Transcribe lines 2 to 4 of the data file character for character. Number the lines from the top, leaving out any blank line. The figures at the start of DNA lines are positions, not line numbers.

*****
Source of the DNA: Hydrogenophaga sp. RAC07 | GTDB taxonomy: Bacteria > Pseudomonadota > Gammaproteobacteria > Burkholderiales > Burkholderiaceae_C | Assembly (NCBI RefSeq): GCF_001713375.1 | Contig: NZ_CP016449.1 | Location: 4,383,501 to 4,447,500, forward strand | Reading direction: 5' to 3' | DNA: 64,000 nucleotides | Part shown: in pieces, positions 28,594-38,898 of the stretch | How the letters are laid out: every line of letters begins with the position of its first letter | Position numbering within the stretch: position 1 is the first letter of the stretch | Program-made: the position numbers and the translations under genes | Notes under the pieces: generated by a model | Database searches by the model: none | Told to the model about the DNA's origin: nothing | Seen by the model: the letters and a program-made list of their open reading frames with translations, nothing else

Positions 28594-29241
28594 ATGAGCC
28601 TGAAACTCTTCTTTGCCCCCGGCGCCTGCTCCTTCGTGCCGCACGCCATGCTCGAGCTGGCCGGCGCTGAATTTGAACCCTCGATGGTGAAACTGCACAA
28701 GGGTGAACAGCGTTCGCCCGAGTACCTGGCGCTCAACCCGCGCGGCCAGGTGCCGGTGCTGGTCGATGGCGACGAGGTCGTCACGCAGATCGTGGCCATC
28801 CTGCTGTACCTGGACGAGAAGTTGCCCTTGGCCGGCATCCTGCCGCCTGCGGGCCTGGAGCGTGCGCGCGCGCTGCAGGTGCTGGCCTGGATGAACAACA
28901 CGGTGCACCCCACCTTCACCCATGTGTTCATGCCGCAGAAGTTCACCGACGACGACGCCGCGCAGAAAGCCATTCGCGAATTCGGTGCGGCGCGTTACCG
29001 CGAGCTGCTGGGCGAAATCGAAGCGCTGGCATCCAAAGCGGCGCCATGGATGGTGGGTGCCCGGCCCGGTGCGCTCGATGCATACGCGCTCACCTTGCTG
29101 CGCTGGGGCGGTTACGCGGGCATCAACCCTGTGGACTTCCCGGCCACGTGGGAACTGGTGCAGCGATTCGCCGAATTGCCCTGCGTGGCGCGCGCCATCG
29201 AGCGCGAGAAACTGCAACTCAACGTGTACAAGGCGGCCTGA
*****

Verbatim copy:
Positions 28594-29241
28594 ATGAGCC
28601 TGAAACTCTTCTTTGCCCCCGGCGCCTGCTCCTTCGTGCCGCACGCCATGCTCGAGCTGGCCGGCGCTGAATTTGAACCCTCGATGGTGAAACTGCACAA